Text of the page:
13 Comments


  1. I tested this plugin and is mostly dead in mobile era. When you try to unblock a form from a smartphone you will need ages to solve the math (more than one minute into my Android dual core smartphone). In short, this plugin stop spammers and good comments aswell.

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    1. This is indeed valid problem today and depending on the site might be a reason to not use plugin. But before you decide, make sure to run statistics on which browsers/devices are used by people posting actual comments. Very likely majority of mobile users are just browsing (of course it is not universal, it might be quite opposite)

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  2. I have a few ideas on how to implement this type of functionality myself, but I need to find the time to implement them :/

    My idea, is that if the computer can’t do the calculation in time, then it just gives up and defaults to a CAPTCHA instead. This allows users on even seriously junky hardware to bypass the block, albeit at the expense of needing to answer a CAPTCHA.

    I don’t think this sort of thing should be used as a first line of defense though. There are less problematic ways to block the majority of spam than this. I’d use this sort of technique on top of a bunch of other methods as a last line of defense before resorting to forcing a CAPTCHA on everyone.

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    1. Someone else working on similar functionality for Drupal (i.e. hashcash when browser is capable, and captcha – when it is not.) But I am concerned that this will undermine security. There are ways to automate captcha solving, but there is no way around solving hashcash… so if you do it – make sure to keep captcha fallback optional and not turned on by default.

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      1. You can automate the solving of a hashcash puzzle too :P Solving CAPTCHA’s requires processing power too, just like with the hashcash approach.

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        1. But you can’t change complexity of the captcha with simple number adjustment. (at least with reCaptcha). There were some plugins which allowed to change level of distortion, but there is limit too.

          With hashcash you have flexibility – if you get tons of spam non stop – you increase value of complexity. So for example if spammer posts 1000 messages, and with complexity of 0.01 it takes on good machine and browser average 5 seconds, it takes him 5000 seconds to post it.

          Now you increase it to 0.02 and now it twice as long while regular user have to wait 10 seconds instead of 5. (and i am working on idea where calculation will be happening in background, so user really will not be waiting anything in most cases)

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          1. You can increase the complexity of a CAPTCHA, but you are correct that there is a limit to how far that can go. Eventually it will just tick the user off. The same applies to the hashcash route though as the user will eventually get sick of the length of time required for the calculation. I’m not sure what would take longer, solving a CAPTCHA or cracking a hashcash.

            If you have any data on that sort of thing, I’d love to hear about it :) At the moment I’m just guessing that they’d be comparable.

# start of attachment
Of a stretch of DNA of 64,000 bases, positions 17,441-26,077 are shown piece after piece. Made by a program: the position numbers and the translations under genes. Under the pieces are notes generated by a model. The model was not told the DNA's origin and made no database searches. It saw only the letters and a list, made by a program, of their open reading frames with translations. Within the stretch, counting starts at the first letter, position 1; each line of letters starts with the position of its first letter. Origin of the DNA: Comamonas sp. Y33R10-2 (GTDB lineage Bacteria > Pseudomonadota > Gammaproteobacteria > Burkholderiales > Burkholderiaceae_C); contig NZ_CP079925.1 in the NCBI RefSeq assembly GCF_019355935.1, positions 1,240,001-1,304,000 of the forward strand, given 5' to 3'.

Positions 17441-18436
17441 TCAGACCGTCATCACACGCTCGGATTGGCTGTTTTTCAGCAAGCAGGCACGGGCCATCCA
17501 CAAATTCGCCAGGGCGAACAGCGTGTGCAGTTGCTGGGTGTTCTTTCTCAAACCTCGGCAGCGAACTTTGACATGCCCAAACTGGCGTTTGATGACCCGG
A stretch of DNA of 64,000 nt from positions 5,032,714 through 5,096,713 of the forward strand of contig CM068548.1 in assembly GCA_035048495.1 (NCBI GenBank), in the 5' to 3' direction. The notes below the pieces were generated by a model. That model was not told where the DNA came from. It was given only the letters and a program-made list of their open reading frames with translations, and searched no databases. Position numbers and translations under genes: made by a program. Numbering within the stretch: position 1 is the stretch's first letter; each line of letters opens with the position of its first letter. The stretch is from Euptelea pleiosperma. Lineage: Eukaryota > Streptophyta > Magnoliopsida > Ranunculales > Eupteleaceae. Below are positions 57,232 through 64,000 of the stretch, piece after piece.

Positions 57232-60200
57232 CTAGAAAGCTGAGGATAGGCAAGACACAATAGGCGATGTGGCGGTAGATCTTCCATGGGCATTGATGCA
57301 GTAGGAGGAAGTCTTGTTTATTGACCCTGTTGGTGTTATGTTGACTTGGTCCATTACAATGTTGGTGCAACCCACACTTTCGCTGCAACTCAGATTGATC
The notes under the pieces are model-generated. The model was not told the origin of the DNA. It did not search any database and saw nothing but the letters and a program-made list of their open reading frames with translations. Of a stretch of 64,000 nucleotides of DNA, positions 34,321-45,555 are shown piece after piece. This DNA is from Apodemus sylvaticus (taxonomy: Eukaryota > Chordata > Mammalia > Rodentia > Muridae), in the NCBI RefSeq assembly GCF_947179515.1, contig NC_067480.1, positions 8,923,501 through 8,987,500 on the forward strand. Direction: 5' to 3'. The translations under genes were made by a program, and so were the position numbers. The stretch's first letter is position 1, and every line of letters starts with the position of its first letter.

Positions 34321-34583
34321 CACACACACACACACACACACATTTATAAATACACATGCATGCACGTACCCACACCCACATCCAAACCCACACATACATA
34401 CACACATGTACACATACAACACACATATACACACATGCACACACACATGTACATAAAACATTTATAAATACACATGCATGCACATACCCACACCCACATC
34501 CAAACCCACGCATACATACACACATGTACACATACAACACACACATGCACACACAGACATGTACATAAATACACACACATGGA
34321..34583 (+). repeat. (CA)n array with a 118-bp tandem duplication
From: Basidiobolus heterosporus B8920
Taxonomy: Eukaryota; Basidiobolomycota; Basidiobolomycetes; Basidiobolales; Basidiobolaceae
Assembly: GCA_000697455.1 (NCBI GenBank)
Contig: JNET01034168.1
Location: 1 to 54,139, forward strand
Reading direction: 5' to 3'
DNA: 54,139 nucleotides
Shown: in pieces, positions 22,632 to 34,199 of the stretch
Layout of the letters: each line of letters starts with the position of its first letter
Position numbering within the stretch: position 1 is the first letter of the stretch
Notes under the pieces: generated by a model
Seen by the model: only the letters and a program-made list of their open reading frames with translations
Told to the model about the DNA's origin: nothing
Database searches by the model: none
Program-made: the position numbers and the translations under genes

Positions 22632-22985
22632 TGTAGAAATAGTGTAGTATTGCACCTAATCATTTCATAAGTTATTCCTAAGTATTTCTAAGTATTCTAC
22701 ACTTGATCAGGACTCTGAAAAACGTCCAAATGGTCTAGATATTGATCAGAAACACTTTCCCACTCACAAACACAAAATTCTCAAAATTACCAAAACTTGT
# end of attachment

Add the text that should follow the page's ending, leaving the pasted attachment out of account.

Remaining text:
I do intend to cater for your concern though, as I’m intending to have various levels of protection which will automatically ramp up as more spam arrives. If the user reports too much spam, I’ll crank the protection level up a notch. Eventually there would be both a CAPTCHA as well as other various protections to stop whatever hyper aggressive spammer might be attacking your site. I am still a wee way of getting that implemented though.

  3. vprelovac

    What an innovative and possibly game changing approach, once the problems are ironed out. Bravo!

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  4. yesterday i brainstormed some ideas on how to make it even less painful for users (including mobile users.) Concept will stay the same, but UX will be different. Should solve mobile users pains as well.

    I am going to work on new version this weekend. Stay tuned :)

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  5. I’ve used it on a site of mine, and it has decreased the amount of emails I get from Limit Login Attempts to zero. So – for me – it’s a success and a thumbs up.

    Curious to hear about the rev-sharing though :)

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    1. If you try it, I’d love to hear if it makes you a single cent. I haven’t crunched the numbers on it, but my gut says that there won’t be enough processing power provided via commenters to make any real money from it. Hopefully I’m wrong though. This would be a handy way to bankroll my blog :)

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  6. This sounds awesome! :D One thing that came to my mind with this thread was that if it would be possible to insert this on the pages that generally do not need to be publicly acceccable. Stuff like /plugins and such what bots try to access a lot of times. If this could be done for those sites it would certainly be a game changer :)

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    1. If the page should not be publicly accessible, then just making it non-publicly accessible seems like a better option than trying to block bots from accessing it.

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